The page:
Another regulatory switch? Are biomass power plants in jeopardy?
The two points of the newest European Parliament resolution of 24 May 2012 on a resource-efficient Europe (2011/2068(INI) are quite striking. The first is under the point 33 in which the European Parliament:
“Calls on the Commission to streamline the waste acquis, taking into account the waste hierarchy and the need to bring residual waste close to zero; calls on the Commission, therefore, to make proposals by 2014 with a view to gradually introducing a general ban on waste landfill at European level and for the phasing-out, by the end of this decade, of incineration of recyclable and compostable waste; this should be accompanied by appropriate transition measures including the further development of common standards based on life-cycle thinking; calls on the Commission to revise the 2020 recycling targets of the Waste Framework Directive; is of the opinion that a landfill tax – as has already been introduced by some Member States – could also help achieve the above ends.”
The phrase that needs to be underlined here is the introduction of the general ban, gradual however, on waste landfill at European level and the phasing-out, by the end 2020, of incineration of recyclable and compostable waste. Further comments in that regard are generally useless – everybody understands what the above propositions may mean in practice if they become law.
The second element, related even closer to climate change issues, appears under point 36 which contains the call of the European Parliament on the Commission:
“to ensure policies drive cascading use of natural raw materials and favouring highest value-added and resource-efficient products over energy generation, taking into account in particular greenhouse gas mitigation potential.”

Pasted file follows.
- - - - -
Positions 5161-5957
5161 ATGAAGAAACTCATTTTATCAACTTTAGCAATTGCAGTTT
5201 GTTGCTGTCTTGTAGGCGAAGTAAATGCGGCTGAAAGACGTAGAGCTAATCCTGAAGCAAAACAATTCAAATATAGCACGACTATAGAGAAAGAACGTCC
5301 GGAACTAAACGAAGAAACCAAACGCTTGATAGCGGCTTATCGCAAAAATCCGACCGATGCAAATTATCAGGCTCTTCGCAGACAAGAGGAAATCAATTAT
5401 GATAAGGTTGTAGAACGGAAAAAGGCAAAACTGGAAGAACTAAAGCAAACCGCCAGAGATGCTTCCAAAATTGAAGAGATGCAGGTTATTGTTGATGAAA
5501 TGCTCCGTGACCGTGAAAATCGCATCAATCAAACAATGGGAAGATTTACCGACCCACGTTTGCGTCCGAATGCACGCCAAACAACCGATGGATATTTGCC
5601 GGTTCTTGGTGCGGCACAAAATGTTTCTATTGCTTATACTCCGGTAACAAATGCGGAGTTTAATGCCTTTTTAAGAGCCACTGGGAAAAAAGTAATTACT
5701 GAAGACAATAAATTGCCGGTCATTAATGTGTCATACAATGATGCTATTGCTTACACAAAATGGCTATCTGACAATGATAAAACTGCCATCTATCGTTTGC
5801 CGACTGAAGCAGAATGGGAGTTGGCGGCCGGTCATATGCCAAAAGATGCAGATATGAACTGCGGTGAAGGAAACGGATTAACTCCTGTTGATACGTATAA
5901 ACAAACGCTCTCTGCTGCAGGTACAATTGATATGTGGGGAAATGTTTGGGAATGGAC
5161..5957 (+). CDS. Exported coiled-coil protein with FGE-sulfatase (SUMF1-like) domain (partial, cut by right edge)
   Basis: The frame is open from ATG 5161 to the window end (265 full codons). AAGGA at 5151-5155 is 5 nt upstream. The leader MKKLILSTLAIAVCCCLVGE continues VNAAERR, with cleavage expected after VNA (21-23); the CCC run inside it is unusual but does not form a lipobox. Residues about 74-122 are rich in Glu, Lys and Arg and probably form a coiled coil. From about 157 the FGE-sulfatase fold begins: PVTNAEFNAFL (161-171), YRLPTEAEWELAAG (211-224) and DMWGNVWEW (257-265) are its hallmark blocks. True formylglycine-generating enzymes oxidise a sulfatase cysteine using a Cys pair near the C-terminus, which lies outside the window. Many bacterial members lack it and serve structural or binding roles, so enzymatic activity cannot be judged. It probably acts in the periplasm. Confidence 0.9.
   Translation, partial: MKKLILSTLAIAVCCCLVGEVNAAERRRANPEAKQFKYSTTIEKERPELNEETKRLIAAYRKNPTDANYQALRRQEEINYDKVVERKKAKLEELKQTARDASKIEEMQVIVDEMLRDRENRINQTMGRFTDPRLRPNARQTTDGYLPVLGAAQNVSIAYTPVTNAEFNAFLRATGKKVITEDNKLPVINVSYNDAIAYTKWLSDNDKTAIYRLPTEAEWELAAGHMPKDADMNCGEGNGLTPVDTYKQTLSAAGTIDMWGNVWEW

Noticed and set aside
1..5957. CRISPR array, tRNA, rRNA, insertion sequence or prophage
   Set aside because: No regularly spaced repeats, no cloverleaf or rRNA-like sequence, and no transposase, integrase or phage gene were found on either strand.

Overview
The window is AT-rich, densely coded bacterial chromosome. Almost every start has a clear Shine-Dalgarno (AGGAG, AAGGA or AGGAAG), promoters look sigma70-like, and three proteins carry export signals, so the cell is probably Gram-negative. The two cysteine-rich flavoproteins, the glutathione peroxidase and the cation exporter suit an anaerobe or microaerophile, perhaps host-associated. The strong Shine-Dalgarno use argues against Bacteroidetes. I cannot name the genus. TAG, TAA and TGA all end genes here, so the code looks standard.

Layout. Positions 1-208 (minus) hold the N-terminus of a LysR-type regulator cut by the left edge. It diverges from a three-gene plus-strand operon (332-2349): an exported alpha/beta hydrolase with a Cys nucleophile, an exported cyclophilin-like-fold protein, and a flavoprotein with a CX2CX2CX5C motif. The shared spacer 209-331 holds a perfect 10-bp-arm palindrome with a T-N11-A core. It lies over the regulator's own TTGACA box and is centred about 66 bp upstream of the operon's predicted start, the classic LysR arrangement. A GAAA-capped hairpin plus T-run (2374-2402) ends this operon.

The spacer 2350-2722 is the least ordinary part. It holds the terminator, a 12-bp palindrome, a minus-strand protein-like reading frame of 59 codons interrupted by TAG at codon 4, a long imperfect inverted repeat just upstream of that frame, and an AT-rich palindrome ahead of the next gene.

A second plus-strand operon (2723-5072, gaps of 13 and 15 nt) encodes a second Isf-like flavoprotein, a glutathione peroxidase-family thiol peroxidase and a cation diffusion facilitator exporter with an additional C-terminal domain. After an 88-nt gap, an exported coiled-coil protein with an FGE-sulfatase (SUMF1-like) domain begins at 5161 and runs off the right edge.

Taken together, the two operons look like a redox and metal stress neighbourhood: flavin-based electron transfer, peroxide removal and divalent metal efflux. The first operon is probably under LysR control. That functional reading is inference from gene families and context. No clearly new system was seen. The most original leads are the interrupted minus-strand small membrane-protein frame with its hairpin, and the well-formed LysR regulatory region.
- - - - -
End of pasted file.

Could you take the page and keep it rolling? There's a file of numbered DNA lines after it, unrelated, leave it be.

The previous thought has been further explained in the next passage where the European Parliament “Urges the Commission also to promote such a cascading approach in the case of use of biomass, favouring recycling and highest value-added and resource-efficient products, such as bio-based products and industrial materials, over bioenergy.”
Why is it so important? The biomass power plants are now the important part of the green energy-mix, be it 100% biomass or, in some EU countries, co-firing of biomass with fossil fuels. Does the said European Parliament tend to extinguish this process? The realisation of such a scenario inevitably make the achievement of 2020 renewables targets more difficult, and maybe, in some countries, impossible. So, further details of the approach in question need to be revealed to enable further assessments. But the one thing can be said for sure – the regulatory approach considered in that regard by the European Parliament is worth of being closely monitored by risk departments of the energy companies as the merit order of their investment priorities may be highly influenced.